CFP: [General] Otherness and the Arts

full name / name of organization: 
Maria Beville
contact email:

Otherness and the Arts:
Global Conference on Interdisciplinary Approaches to Otherness in
Literature, Film, and Culture.

A Joint Venture between the University of Aarhus and Mary Immaculate
College, University of Limerick. August 8-9 2008

CFP deadline: May 15th 2008
Location: Aarhus University, Denmark.

“Nobody – that’s my name”
– Homer, The Odyssey, VIIII

The Delphic injunction to know thyself, to understand oneself as self,
entails alienating self-reflection and the awareness that the limits of
any entity, hence its individuation, are determined by what lies outside
these borders – otherness. But where is this division between the I and
other located? How is this schism constructed? Or can this schism even be
discerned? Instead, the injunction of the Arts articulates an inverse yet
more immediate approach to the problem of knowing thyself. It entails an
understanding of oneself as other: the boundary between “I” and “that
which I am not,” necessary for our constitution as subjects, dissolves in
our Homeric hero’s proclamation “Nobody – that’s my name.”

Invited keynote speakers:
• Luce Irigaray (to be confirmed)
• Thomas Hylland Eriksen, University of Oslo
• Svend Erik Larsen, University of Aarhus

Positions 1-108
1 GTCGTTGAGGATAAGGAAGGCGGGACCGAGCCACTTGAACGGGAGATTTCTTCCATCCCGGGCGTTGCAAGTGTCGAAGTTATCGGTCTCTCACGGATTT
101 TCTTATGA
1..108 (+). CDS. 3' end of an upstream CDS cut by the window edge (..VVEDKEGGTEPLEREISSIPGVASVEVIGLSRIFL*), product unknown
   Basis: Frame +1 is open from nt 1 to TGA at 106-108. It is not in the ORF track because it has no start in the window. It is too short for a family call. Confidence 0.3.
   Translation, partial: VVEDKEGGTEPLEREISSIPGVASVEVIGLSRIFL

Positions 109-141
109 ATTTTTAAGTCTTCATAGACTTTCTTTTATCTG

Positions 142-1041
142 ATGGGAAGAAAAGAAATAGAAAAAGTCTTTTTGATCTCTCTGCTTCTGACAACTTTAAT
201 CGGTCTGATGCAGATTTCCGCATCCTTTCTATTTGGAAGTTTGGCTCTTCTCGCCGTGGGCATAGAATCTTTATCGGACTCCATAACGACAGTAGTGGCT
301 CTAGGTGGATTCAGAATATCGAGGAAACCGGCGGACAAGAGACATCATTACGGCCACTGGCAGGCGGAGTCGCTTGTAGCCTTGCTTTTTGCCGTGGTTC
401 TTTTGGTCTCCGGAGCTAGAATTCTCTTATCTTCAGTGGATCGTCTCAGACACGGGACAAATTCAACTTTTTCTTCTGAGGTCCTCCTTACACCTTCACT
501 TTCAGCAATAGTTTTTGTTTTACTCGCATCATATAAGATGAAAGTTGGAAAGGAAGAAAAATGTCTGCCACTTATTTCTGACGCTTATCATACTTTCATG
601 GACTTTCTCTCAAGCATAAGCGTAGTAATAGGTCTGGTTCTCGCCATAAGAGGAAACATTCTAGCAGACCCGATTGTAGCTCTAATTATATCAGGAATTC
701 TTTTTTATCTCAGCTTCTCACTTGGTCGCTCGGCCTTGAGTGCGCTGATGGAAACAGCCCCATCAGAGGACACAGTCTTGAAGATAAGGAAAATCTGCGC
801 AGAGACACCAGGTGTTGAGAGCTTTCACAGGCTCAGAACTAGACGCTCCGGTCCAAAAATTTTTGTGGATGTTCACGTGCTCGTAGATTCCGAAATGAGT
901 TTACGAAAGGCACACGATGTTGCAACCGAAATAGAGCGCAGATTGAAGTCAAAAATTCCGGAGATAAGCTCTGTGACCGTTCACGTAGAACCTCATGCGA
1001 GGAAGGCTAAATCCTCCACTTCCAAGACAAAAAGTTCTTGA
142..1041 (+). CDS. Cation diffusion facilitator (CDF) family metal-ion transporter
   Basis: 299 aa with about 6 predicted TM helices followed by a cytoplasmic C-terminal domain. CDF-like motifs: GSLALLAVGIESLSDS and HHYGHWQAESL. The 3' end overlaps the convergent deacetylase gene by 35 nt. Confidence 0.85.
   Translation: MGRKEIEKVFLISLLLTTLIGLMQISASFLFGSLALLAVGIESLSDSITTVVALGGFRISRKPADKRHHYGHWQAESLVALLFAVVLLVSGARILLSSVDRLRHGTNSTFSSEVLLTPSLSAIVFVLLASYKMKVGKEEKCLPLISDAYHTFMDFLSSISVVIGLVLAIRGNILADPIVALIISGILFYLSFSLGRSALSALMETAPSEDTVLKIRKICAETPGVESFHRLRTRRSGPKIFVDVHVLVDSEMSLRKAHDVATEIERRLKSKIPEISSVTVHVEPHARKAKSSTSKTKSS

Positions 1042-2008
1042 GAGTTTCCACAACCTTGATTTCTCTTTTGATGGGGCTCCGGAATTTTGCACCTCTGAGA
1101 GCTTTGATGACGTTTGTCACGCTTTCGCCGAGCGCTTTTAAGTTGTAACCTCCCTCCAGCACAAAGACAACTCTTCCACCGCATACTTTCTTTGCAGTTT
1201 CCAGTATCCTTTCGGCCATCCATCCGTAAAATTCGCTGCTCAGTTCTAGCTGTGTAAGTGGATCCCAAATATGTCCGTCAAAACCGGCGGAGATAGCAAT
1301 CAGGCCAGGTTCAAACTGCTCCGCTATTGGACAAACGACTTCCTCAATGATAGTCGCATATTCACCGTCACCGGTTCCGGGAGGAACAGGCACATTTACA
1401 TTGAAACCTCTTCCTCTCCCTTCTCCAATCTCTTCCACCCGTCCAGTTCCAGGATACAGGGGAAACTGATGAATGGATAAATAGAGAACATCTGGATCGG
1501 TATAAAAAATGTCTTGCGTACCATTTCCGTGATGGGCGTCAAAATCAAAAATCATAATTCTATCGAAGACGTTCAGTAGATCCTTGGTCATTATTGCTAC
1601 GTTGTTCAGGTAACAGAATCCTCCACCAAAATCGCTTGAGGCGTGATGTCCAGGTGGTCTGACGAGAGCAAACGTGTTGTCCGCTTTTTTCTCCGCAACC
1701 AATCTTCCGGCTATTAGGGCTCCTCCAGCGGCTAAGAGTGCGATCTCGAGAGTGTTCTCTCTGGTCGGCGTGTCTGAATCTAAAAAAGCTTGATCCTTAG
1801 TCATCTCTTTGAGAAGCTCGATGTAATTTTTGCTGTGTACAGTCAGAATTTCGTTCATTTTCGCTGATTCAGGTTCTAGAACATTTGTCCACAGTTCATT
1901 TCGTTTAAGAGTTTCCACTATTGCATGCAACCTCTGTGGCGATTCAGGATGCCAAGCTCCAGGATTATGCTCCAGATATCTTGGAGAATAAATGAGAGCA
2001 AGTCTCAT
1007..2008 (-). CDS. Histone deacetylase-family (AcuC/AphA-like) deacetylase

• Eugene O’Brien, University of Limerick
• Ann McCulloch, Deakin University

Author, Tabish Khair will read from his work.

Procedure for submitting proposals for papers
The conference is open to scholars and students of all disciplines. Those
wishing to participate in the conference are invited to submit an
abstract of no more than 300 words to by
Thursday, 15 May, 2008. The convenors will let the proponents know
whether their proposals have been accepted no later than 15 June, 2008.
Papers may be given in English with citations in any language, and are
limited to 20 minutes.

Selected papers will be eligible for publication in a peer reviewed
academic journal.

See our website at for more information.
All questions regarding conference content (abstracts, presentations,
speakers etc.) may be directed to the convenors at

Conference Committee:
University of Aarhus Mary Immaculate College
Susan Yi Sencindiver, Ph.D. scholar Maria Beville, Ph.D. scholar
Marie Lauritzen, Ph.D. scholar Dr. Maeve Tynan
Rebecca Parbo, Ph.D. scholar
Peter Mortensen, associate professor, Ph.D

We invite papers and speakers across a broad spectrum of interests which
might connect with the following ideas:

Otherness and fear are two concepts that offer an intriguing dynamic of
cause and effect: the ‘otherness’ approached in the experience of fear
almost acts as a mirror of both personal and public anxiety or terror of
the other. In consequence, representations of ‘otherness’ are all too
often dark and fearful, dominated by hesitation and repression. In much
art and literature, shadows of the other abound, haunting the
disillusioned subject with reminders of a dark and unrepresentable object
(‘absolute otherness’ or ‘the real’) that is so intrinsic to

What specific role does the other play in the formation of
normative/deviant subjectivity? As speaking subjects constituted through
processes of signification, the otherness of our subjectivity becomes
most profoundly known when the ineffable other of psychic disorder
disrupts our sense of internal coherence and linguistic transparency: as
speaking subjects, we are thus faced with painful paradoxes of needing
to, but being incapable of, voicing the intense subjectivity inherent in